Description These frogs are very cryptically coloured, relying on camouflage as their main line of defence. Their overall colouration is brown (ranging from light tan to almost black), with black patterning over their backs and faces. They do not have an eardrum, but do have a glandular ridge running along their body from behind the eye. They do not produce loud mating calls, although they can produce a faint squeak when molested. There is no webbing on their feet or hands. They are very similar to Leiopelma hamiltoni and up until recently (Bell et al. 1998) they were thought to be the same species.
However, Holyoake et al. (2001) using molecular techniques, found only slight variation between the two taxa and although favor keeping them as one species, they suggest treating them as evolutionarily significant units (ESUs). These frogs look almost identical to Leiopelma hamiltoni but are slightly smaller (about 47 mm SVL). L. pakeka is monomorphic and therefore very difficult to sex.
This species only occurs naturally on Maud Island in the central Marlborough Sounds, New Zealand. This is a small, relatively sheltered island of 309 hectares of moderate to steep hill country. Maud Island supports a healthy population of around 19,000 Leiopelma pakeka individuals in broadleaf forest. In 1984-1985, individuals were translocated to another site on Maud Island, and in 1997, to Motuara Island, another predator-free island in the Sounds area (Tocher and Newman 1997; Bell et al. 2004).
L. pakeka prefer rocky substrates under a full canopy of native trees (Bell 1995).
Life History, Abundance, Activity, and Special Behaviors
These frogs prefer cool misty evenings and are particularly active above ground when the temperature is between 8 and 14C. They show considerable site fidelity and tend to stay with a 5m radius for years at a time, as well as to shelter within specific retreat sites (Bell 1994; Bell 1997; Bell 1978). They are very long lived with some individuals being found thirty years after they were marked; an average life expectancy of 33 years has been calculated (B. D. Bell, pers. comm.; Bell et al. 2004).
They are nocturnal and catch their prey by grabbing it with their mouth as they do not flick their tongues out like many other frogs. Although these frogs have never been observed breeding in the wild, Dr Ben Bell of Victoria University has made some observations from an enclosure in his garden (Bell 2002). He discovered that in captivity frogs lay 1-19 eggs in December in moist depressions under logs, rocks or vegetation. The eggs are guarded by the male and take 14-21 weeks for the eggs to develop. There is no free-swimming tadpole stage and the young climb onto the dorsal surface of the male and continue their development there. During this time they remain fairly inactive.
During tadpole development, the developing forelimbs are large and completely exposed at all larval stages, with only the bases of the forelimb covered by the opercular fold. The L. pakeka tadpole has a ventral mouth but has no oral disc, denticles, or papillae. A large tongue pad is present in the stage 31 embryo. Pigmentation is developed from about stage 33 onwards (Bell and Wassersug 2003).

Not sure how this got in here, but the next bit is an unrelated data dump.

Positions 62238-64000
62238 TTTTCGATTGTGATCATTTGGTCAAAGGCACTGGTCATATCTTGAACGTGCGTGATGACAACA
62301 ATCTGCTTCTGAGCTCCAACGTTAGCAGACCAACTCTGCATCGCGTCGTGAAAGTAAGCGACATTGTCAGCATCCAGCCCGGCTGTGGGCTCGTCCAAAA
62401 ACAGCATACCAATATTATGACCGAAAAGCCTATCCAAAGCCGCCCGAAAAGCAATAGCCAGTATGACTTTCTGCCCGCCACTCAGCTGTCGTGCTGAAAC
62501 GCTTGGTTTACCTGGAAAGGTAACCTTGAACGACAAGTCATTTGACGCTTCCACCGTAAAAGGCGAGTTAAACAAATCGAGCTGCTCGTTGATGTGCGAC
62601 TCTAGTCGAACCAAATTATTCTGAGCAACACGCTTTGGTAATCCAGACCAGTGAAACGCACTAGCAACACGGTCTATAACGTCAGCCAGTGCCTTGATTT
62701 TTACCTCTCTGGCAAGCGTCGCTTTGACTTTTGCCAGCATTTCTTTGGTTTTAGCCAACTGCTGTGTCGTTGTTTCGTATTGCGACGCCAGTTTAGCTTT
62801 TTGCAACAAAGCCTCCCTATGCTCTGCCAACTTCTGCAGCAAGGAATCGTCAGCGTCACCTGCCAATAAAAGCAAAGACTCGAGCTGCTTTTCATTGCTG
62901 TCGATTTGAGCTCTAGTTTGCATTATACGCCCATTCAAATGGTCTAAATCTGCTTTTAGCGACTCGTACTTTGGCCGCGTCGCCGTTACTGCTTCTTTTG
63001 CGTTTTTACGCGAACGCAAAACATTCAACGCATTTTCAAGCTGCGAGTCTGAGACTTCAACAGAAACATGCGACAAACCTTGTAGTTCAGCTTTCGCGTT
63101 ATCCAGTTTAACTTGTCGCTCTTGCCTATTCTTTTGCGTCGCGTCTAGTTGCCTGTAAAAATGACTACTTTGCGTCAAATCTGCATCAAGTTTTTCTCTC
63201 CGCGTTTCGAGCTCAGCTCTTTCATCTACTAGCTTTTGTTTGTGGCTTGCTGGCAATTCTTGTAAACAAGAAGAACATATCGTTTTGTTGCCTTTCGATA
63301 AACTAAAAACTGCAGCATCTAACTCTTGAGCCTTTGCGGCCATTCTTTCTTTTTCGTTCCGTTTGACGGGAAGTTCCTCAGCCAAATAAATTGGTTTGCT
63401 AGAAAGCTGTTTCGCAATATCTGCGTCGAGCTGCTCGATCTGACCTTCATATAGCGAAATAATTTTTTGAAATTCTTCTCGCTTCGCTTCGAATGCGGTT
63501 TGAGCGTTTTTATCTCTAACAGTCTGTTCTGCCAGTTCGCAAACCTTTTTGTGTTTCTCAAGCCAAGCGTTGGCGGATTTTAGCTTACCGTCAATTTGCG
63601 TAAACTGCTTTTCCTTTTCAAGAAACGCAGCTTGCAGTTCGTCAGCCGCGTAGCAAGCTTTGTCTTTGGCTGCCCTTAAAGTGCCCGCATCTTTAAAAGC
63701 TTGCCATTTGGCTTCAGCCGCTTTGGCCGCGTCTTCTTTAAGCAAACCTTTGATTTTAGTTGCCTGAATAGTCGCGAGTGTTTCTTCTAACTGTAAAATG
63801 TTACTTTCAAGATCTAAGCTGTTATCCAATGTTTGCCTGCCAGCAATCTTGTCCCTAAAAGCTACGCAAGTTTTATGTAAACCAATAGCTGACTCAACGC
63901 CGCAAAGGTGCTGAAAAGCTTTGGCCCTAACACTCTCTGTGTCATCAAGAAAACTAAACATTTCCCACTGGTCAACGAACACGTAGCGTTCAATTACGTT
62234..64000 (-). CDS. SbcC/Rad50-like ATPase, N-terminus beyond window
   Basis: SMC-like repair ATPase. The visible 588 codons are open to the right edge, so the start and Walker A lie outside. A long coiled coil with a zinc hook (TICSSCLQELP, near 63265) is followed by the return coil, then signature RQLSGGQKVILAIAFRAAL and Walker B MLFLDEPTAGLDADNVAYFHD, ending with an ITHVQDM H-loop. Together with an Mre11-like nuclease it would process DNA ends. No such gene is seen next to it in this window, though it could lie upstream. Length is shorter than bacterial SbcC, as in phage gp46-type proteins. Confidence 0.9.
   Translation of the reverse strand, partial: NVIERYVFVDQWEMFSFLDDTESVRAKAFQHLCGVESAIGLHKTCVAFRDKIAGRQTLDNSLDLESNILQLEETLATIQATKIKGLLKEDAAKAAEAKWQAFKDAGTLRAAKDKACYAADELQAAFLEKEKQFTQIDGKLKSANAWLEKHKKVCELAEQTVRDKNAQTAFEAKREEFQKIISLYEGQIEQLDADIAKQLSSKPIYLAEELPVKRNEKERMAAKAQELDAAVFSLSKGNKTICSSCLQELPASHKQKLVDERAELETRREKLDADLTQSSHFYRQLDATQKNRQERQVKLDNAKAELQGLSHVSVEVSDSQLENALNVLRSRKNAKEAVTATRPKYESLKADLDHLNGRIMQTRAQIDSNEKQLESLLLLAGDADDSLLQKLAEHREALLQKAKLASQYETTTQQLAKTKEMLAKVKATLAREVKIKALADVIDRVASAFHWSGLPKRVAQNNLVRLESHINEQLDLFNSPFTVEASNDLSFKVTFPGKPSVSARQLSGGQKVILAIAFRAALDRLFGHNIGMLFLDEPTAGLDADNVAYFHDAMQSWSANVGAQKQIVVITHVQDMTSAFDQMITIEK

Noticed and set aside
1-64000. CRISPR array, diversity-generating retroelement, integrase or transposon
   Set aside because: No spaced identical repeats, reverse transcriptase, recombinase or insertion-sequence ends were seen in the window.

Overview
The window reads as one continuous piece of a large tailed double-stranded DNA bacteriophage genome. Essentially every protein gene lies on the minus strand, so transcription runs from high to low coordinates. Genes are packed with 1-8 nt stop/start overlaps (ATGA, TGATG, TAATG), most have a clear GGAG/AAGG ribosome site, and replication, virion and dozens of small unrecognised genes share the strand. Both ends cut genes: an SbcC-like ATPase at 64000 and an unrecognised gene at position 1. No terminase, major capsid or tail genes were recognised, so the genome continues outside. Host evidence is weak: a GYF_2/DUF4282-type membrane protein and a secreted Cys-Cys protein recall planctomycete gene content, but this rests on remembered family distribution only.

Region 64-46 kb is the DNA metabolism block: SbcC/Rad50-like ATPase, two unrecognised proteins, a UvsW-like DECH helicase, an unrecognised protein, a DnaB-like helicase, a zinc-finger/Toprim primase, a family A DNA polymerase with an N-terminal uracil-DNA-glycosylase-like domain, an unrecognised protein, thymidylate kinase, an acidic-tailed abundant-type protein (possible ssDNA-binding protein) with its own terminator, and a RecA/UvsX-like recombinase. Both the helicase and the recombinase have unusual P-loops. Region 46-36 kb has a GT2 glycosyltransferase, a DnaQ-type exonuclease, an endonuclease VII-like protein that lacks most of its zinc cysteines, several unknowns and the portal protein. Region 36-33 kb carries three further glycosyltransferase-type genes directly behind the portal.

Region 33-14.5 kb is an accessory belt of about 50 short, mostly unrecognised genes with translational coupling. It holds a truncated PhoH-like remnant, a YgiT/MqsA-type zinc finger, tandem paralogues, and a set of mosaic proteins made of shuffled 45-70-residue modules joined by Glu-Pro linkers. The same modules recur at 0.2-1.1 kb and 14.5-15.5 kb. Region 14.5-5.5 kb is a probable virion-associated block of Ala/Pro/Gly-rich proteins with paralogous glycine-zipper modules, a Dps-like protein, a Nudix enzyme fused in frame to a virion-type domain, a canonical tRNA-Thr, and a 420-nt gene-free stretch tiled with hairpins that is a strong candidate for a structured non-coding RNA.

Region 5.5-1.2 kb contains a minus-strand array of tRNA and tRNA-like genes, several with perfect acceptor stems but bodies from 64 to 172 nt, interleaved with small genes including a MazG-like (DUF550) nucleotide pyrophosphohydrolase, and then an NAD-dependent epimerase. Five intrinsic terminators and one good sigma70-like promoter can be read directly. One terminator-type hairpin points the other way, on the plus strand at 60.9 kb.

In 1984-1985, 100 Leiopelma pakeka were translocated in two batches from Maud Island to a new site 0.5 km away, also on Maud Island. Recapture studies nearly 20 years later, in 2003, found 70 of the original 100 individual frogs, plus 35 young recruits into the population. Frogs in the earlier batch settled closer to the release site than did those released a year later (Bell et al. 2004).
In 1997, the first island-to-island translocation of Leiopelma pakeka was carried out, from Maud Island to Motuara Island, which lies 33 km SE in Queen Charlotte Sound (Tocher and Newman 1997; Bell et al. 2004).
Trends and Threats This species occurs on two isolated islands (Maud Island and Motuara Island) and appears to be stable in population (Bell and Bell 1994). Frogs from the original Maud Island population were translocated in 1984 and again in 1985 to another site also on Maud Island (Boat Bay; Bell et al. 2004). A translocation to a different island (Motuara Island, in Queen Charlotte Sound) was carried out in 1997 (Tocher and Newman 1997; Bell et al. 2004). Despite the Maud Island populations appearing to be stable, the Boat Bay population is small and both the Boat Bay population and the original source Maud Island population have declined in condition over time (Bell et al. 2004). Also, very little genetic variation appears to be present (Bell et al. 1998).
The species remains conservation dependent and strict measures are in place to prevent the spread of any pathogens or predators to the island habitats.
Possible reasons for amphibian decline
General habitat alteration and loss Habitat modification from deforestation, or logging related activities Intensified agriculture or grazing Habitat fragmentation Predators (natural or introduced) Loss of genetic diversity from small population phenomena